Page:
Jaime was an Author/Writer
Jaime was the author of Traditional Ceremonial Pathways: A Pilgrim’s Journey (2003, Sun Circle Press) and was the translator for Tzol Ek: Mayan Astrology (1991, Communidad Indigena Maya). He was fluent (reading and writing) in Spanish and English. On January 26, 2017, Jaime wrote an opinion piece in Spanish for Paso del Norte Magazine titled: “Estados Unidos declara Guerra a Mexico, “The United States Will Declare War Against Mexico.”
Jaime was a Blogger/Podcaster/and Radio Personality
For several years he ran a podcast called WakeUpCallNews.com
He was also a blogger.
Throughout his life, he had several radio programs. Concepcion Vasquez from San Elizario, TX, said he once had a radio program on sexuality. She said she was amazed Jaime knew so much about the topic.
Jaime was a Candidate
He was candidate for Mayor in El Paso in 2017.
He was a candidate for the United States House of Representatives, Texas, District 16, 2016. Jaime ran as a Libertarian against Beto O’Rourke, and he received 17,491 votes.
Jaime was also a candidate for the United States House of Representatives, District 16, in 2014.
He was a candidate for Mayor of El Paso in 2013. He was interviewed by Buzz Adams on May 3, 2013. He participated in the candidate’s face-off at Coronado High School.
He was also candidate for City Representative, District #7 but he withdrew on March 1, 2013.
Candidate, Texas State Railroad Commissioner, 2012
Jaime was a candidate for U.S. Representative against Silvestre Reyes in 2009. A San Diego Union Tribune article reported Jaime was going to raise funds for his campaign by selling tamales. He stated in the article: “My sister makes them really well.”
Texas man hopes tamale sales will fund campaign: https://www.sandiegouniontribune.com/sdut-texas-man-hopes-tamale-sales-will-fund-campaign-2009dec24-story.html
Jaime was a Campaign Strategist
He was a Campaign Strategist for Larry Francis in 2001 and for countless others.
Jaime led a Tax Increment Financing (TIF) effort against then Mayor Ray Caballero.
Writer Debbie Nathan wrote about him in her article titled “El Mayor vs. Los Good Old Boys,” in the Texas Observer on April 11, 2003.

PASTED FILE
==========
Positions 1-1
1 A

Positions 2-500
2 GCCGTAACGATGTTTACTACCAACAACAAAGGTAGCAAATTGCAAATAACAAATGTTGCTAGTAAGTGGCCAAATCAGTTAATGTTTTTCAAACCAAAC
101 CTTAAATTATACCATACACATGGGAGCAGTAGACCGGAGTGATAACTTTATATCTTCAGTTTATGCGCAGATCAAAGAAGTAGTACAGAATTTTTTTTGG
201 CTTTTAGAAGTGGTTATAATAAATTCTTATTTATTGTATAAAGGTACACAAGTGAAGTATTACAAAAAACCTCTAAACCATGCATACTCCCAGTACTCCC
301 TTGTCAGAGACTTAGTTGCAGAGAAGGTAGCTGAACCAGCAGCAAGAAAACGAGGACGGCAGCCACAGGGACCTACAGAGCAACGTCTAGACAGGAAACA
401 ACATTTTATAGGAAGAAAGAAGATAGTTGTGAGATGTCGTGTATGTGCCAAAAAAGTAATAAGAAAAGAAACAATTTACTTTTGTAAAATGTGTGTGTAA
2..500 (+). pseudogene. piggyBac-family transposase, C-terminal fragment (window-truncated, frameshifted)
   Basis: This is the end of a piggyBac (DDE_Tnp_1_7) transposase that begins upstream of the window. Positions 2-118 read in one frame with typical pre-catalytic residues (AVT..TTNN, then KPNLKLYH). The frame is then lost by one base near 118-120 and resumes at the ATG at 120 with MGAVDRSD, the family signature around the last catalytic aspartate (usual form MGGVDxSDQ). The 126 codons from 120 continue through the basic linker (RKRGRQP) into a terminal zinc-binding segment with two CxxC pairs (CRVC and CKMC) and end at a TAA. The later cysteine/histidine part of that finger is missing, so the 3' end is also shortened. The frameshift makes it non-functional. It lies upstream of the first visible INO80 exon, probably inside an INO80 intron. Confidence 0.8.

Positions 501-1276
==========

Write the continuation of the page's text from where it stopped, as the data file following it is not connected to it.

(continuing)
Jaime was a Change Agent and Civic Leader
He was Chief of Staff for El Paso County Judge Anthony Cobos.
He was an advocate for GLBT rights. In 1978, he and his friends worked against California Proposition 6, the Brigg’s Initiative in San Francisco.
Throughout his life, Jaime organized community meetings at this house around issues he cared about — the meetings were like Camp David for Raza.
Jaime was a Dancer
In addition to being a salsa dancer, when attended Brandeis, he and friends used to go dancing in bars along Lansdowne Street in Boston during the disco era. It was at one of those bars where they saw legendary performers like Donna Summers. He and a friend once won a dance contest at an El Paso bar. They won $50 worth of drinks.
Jaime was an Educator
He taught at El Paso Community College and in various local schools.
Jaime was an Entrepreneur
He founded more than 20 active ventures.
He was editor of The Border Observer in 2006.
Jaime could have been the Ann Landers of El Paso, because he gave advice for free and just when you needed it.
Jaime was an Investment Representative
He opened Jaime O. Perez & Associates out of his home on Franklin Street.
Jaime was a Mixteca Medicine Man
He was interviewed by Bill Bluewater for Prophecy Keepers Radio.
In his interview in “Prophecy Keepers Radio” he reported on his trip to Mexico City to attend a ceremony of consecration for the “New Era” on the wisdom of the ancients.
Jaime was a Student Leader
In 1975, Jaime, Martha Hernandez, a senior from Chicago and Lawrence Rothbard from New Hyde Park, N.Y., were student leaders and negotiators at the Brandeis University campus building in protest of cuts in the university budget. They were part of a larger campus demonstration. They contended that the cuts would make the school “richer and whiter.”
See “Brandeis Students Defy Order…” in the New York Times: http://www.nytimes.com/1975/05/01/archives/brandeis-students-defy-order-from-judge-to-vacate-building.html
Above all, Jaime was a free spirit. He was a friend to many. He was a complex person, like we all are, but he was determined to change the world and better our community.
Many of us knew parts of him. His late parents, sisters and brothers and many nieces and nephews knew him better.
We have lost someone very special, but heaven is all the richer. Jaime, this is not goodbye, but like some say, “until we meet again.”